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Dealers could be given seven years to adapt to Block Exemption changes

Dealers could be given seven years to adapt to changes to Block Exemption, under proposals being put forward by the European Parliament.

The suggestion came during a hearing into the future of new car retailing organised by the European Parliament's monetary and economic policy committee attended by manufacturer, aftersales, internet retailing and consumer group representatives yesterday afternoon.

Amid intense pressure from Sir Richard Branson, chairman of Virgin Cars, and Phil Evans, Consumers' Association principal policy adviser, to scrap the current legislation, German MEP Christoph Konrad, responsible for drawing up the parliament's recommendations on the future of Block Exemption, advocated a transitional period of “perhaps seven years to allow industry time to adapt to the new situation”.

He said that during this period dealers would be allowed to market more than one brand of car advertised outside their specific region and use direct email-based marketing.

“In addition servicing should be open to competition allowing independent garages access to the technical information and thus a place in the manufacturers' system of guarantees.”

Mr Konrad gave no hints on the future form of the exemption or even whether it would survive its 2002 review.

But Sir Richard called for a “elimination” of Block Exemption, giving greater leverage to the consumer. He called for a seven month transition period, not seven years, an opinion supported by the European consumers' organisation, BEUC.

The Consumers' Association put forward its own draft regulation for the renewal of the order. It, the CA, says would allow retailers the freedom to choose the cars they want to sell and how to sell them, give them the power to decide whether or not they want to offer repair facilities, give independent repairers “fair access” to technical information and spare parts, and the freedom to choose the cars they want to service and the parts they want to use and “allow normal market forces to come into play in the car market, by giving consumers the power to choose the best retailers, garage services and spare parts”.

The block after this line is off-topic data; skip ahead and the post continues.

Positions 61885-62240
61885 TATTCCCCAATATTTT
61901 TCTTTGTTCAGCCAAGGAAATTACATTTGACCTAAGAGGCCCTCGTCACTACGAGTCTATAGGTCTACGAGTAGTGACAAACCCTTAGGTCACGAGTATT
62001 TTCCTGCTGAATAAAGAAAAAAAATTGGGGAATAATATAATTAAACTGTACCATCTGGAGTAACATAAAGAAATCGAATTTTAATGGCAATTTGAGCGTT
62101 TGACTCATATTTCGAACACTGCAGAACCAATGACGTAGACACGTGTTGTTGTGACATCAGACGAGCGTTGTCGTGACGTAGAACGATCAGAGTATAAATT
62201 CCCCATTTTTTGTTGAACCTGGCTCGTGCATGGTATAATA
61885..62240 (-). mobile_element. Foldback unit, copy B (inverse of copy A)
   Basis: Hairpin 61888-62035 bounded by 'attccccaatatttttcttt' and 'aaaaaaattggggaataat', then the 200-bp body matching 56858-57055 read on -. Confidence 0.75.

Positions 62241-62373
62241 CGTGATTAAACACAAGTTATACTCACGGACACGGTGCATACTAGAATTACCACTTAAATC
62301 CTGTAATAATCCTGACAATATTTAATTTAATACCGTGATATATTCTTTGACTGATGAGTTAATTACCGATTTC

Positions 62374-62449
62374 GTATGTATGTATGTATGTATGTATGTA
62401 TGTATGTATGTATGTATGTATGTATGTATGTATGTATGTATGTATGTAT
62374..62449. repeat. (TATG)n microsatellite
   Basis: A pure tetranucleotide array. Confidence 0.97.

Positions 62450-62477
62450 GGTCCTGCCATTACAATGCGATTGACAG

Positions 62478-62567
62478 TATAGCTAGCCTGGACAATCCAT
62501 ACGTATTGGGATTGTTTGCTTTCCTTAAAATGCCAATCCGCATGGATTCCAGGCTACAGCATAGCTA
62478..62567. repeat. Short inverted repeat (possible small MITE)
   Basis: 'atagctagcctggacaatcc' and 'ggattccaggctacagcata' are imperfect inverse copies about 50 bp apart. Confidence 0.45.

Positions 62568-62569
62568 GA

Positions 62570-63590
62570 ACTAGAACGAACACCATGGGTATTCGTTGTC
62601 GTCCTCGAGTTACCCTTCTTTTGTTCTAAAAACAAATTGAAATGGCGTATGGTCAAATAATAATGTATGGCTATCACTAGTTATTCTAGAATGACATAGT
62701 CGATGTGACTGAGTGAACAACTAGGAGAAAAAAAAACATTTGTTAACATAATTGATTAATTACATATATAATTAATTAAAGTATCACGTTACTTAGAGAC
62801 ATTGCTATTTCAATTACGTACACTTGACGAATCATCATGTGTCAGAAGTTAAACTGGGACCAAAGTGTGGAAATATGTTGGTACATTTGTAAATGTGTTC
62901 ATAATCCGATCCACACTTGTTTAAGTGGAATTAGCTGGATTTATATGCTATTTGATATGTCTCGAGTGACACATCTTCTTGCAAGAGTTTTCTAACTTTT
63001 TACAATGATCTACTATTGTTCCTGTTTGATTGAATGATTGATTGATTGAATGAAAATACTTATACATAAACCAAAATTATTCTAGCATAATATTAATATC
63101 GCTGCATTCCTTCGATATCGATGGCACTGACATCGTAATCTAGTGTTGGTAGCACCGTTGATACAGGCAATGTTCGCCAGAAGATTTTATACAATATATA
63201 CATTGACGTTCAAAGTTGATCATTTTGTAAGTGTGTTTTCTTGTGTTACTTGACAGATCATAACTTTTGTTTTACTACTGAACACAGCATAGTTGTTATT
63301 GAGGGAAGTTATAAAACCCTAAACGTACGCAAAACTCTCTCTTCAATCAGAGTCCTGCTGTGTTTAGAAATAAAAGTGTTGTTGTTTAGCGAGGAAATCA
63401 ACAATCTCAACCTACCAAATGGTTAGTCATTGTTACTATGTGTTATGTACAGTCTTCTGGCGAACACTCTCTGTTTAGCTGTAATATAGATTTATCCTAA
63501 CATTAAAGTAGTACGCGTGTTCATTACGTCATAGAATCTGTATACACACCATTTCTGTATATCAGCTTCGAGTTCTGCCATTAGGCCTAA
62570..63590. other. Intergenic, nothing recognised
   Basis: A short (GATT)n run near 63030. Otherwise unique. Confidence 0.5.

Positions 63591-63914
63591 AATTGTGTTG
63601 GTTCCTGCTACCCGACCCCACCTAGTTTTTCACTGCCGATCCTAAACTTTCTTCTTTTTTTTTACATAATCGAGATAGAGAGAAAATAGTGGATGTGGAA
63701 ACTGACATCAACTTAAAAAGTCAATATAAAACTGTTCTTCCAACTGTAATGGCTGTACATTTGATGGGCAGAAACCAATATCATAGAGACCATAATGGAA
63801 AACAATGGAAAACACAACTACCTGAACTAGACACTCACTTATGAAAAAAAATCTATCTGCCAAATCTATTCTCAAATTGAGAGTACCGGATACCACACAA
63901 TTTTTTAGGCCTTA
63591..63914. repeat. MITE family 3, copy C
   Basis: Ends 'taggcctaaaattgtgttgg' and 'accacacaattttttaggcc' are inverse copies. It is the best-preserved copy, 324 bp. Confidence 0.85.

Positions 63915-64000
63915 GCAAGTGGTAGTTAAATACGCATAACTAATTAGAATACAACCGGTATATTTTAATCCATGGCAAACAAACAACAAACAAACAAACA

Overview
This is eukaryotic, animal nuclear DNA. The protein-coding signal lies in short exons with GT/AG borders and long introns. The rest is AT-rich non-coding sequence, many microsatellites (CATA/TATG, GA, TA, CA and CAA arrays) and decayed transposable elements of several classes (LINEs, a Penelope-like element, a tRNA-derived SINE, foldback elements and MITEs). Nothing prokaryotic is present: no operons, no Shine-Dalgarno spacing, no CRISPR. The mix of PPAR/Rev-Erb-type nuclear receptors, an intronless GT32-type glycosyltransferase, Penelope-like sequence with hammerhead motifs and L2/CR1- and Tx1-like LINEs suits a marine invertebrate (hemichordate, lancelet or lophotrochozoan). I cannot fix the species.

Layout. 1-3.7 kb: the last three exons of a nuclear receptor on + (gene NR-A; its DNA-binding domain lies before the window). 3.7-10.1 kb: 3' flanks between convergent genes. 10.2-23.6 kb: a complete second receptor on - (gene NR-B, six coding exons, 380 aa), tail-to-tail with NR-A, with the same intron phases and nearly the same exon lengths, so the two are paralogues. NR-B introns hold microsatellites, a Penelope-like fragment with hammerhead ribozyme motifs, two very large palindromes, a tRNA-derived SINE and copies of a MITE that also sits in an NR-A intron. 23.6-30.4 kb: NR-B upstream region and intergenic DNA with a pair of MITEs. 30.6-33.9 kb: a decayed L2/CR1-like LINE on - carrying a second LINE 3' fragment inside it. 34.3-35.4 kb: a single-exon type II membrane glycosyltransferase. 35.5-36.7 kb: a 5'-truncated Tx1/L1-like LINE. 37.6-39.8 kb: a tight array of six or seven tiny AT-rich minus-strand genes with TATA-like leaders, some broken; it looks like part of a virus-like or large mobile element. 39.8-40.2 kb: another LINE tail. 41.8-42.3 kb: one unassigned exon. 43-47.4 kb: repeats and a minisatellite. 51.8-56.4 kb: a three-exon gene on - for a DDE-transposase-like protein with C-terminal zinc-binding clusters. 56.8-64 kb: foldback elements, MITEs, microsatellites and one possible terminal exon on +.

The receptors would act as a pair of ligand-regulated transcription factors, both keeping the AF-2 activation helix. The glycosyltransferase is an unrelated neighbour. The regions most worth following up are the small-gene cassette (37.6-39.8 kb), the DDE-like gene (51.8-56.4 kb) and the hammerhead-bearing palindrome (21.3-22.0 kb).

Mr Evans said: "The European car industry is on the brink of an historic opportunity; it can choose to side with the consumer, and change the way it does its business; or it can stick to an outmoded, inefficient, anti-competitive system of distribution."

Jean-Martin Folz, chief executive officer of PSA Peugeot-Citroen, speaking on behalf of manufacturers, accepted the system needed to be changed, but rejected the idea of a dramatic overhaul. In his opnion it was essential to maintain a link between sales, aftersales and services. Also, geographical restrictions on dealers were important, he said, to guarantee an adequate return on investment to dealers.

Mr Konrad's proposals, based on yesterday's hearing, will be voted on by the monetary and economic policy committee before being sent to the EC for consideration. An EC-commissioned study by Arthur Andersen is also due to be released soon.

  • A survey by Cap Motor Research has shown that half of dealers believe that there should be a slight change in the current Block Exemption, allowing them to be able to advertise outside their current restricted areas. 33.3% said that they think it should remain as it is - the majority of these responses came from franchise dealers. The majority of independent dealers said they think Block Exemption should be changed to a 'free for all' system.
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